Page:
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The Government has described modern slavery as a “brutal form of organised crime in which people are treated as commodities and exploited for criminal gain”, which “takes a number of forms, including sexual exploitation, forced labour and domestic servitude”. The Home Office says that the true extent of modern slavery is difficult to ascertain, as it is a “highly complex and hidden crime”.  

 Legislation to tackle modern slavery was enacted across all UK jurisdictions in 2015. The Modern Slavery Act 2015 (MSA 2015) received royal assent on 26 March 2015. The Human Trafficking and Exploitation (Scotland) Act 2015 and the Human Trafficking and Exploitation (Criminal Justice and Support for Victims) Act (Northern Ireland) 2015 were passed in Scotland and Northern Ireland, respectively. The legislation provides for similar victim support measures and law enforcement powers throughout the UK.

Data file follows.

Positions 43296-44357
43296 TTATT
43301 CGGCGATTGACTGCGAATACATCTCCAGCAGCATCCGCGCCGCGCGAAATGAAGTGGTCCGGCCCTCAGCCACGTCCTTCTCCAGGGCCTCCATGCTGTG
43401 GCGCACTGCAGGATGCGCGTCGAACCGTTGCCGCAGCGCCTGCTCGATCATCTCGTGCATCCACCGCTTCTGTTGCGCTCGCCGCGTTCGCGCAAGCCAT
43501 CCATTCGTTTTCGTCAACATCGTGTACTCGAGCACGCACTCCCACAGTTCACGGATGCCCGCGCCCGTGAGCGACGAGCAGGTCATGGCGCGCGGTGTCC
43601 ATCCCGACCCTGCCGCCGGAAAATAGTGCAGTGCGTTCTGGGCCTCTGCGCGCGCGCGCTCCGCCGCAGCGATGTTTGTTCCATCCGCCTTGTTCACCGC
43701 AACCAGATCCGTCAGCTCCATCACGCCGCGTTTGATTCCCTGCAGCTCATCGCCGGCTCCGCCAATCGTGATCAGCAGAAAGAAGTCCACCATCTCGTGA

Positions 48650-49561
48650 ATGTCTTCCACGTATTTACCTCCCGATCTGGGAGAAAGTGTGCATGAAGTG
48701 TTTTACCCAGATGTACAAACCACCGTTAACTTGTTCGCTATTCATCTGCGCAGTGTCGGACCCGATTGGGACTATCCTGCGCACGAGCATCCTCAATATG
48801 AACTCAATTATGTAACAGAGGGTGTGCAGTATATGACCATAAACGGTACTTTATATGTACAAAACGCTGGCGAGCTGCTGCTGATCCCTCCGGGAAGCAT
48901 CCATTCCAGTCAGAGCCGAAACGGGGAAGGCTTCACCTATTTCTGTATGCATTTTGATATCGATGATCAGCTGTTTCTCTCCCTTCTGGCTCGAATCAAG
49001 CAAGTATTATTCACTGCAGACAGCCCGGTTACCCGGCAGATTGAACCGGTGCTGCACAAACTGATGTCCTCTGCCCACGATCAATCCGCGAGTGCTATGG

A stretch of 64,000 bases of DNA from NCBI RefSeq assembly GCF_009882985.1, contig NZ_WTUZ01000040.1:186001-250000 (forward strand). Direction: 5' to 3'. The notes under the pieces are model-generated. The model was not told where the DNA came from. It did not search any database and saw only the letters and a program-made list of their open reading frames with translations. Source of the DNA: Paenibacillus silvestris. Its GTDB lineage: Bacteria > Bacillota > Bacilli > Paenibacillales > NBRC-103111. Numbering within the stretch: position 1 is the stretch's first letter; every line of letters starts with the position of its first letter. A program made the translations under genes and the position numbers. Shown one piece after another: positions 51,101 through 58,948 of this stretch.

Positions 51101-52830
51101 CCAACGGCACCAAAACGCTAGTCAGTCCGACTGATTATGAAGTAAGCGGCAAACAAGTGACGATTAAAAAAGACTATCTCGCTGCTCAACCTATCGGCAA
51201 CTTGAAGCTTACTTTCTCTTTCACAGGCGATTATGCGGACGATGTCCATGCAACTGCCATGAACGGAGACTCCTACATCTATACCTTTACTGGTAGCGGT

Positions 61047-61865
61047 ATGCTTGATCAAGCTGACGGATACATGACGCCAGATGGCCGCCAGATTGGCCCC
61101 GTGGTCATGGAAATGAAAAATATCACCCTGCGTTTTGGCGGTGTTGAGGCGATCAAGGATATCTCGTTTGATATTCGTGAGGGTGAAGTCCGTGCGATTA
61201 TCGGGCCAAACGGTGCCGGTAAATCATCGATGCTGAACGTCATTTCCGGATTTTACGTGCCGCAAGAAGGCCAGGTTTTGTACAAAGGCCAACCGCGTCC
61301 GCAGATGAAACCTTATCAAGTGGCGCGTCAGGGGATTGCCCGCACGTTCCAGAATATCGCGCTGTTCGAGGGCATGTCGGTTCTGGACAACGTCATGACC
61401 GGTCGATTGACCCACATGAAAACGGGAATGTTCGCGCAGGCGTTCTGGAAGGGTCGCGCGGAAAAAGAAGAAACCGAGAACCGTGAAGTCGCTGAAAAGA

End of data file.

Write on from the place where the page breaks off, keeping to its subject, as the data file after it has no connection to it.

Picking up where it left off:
There have been a number of reviews into how the legislation is operating in practice and whether there is adequate provision for victims.

 In April 2017 the Work and Pensions Committee published a report following its inquiry into victims of modern slavery. The Chair, Frank Field MP, announcing the report, said there was “a shocking lack of awareness and co-ordination in the front-line services dealing with modern slavery” and called for an “urgent review” to ensure some minimum safeguards for victims were in place. 

 On 2 May 2018 the Public Accounts Committee published a report which found that potential victims are waiting far too long for a decision on whether they will be treated as a victim of modern slavery. It also found that no minimum care standards have been put in place, so it is unclear whether victims are receiving adequate care, and that there is little evidence of what happens to victims after they have gone through the system.

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